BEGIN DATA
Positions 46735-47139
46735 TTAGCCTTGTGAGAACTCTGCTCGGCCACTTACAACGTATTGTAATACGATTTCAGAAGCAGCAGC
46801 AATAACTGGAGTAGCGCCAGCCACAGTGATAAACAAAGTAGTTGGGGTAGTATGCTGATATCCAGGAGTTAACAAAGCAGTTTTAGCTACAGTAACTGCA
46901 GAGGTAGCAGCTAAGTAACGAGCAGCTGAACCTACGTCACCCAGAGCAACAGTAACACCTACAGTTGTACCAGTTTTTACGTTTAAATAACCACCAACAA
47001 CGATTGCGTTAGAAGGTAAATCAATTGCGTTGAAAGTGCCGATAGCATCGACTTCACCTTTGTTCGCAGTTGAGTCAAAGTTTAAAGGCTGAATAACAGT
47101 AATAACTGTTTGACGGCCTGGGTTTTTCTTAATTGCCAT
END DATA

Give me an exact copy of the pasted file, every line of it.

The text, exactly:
Positions 46735-47139
46735 TTAGCCTTGTGAGAACTCTGCTCGGCCACTTACAACGTATTGTAATACGATTTCAGAAGCAGCAGC
46801 AATAACTGGAGTAGCGCCAGCCACAGTGATAAACAAAGTAGTTGGGGTAGTATGCTGATATCCAGGAGTTAACAAAGCAGTTTTAGCTACAGTAACTGCA
46901 GAGGTAGCAGCTAAGTAACGAGCAGCTGAACCTACGTCACCCAGAGCAACAGTAACACCTACAGTTGTACCAGTTTTTACGTTTAAATAACCACCAACAA
47001 CGATTGCGTTAGAAGGTAAATCAATTGCGTTGAAAGTGCCGATAGCATCGACTTCACCTTTGTTCGCAGTTGAGTCAAAGTTTAAAGGCTGAATAACAGT
47101 AATAACTGTTTGACGGCCTGGGTTTTTCTTAATTGCCAT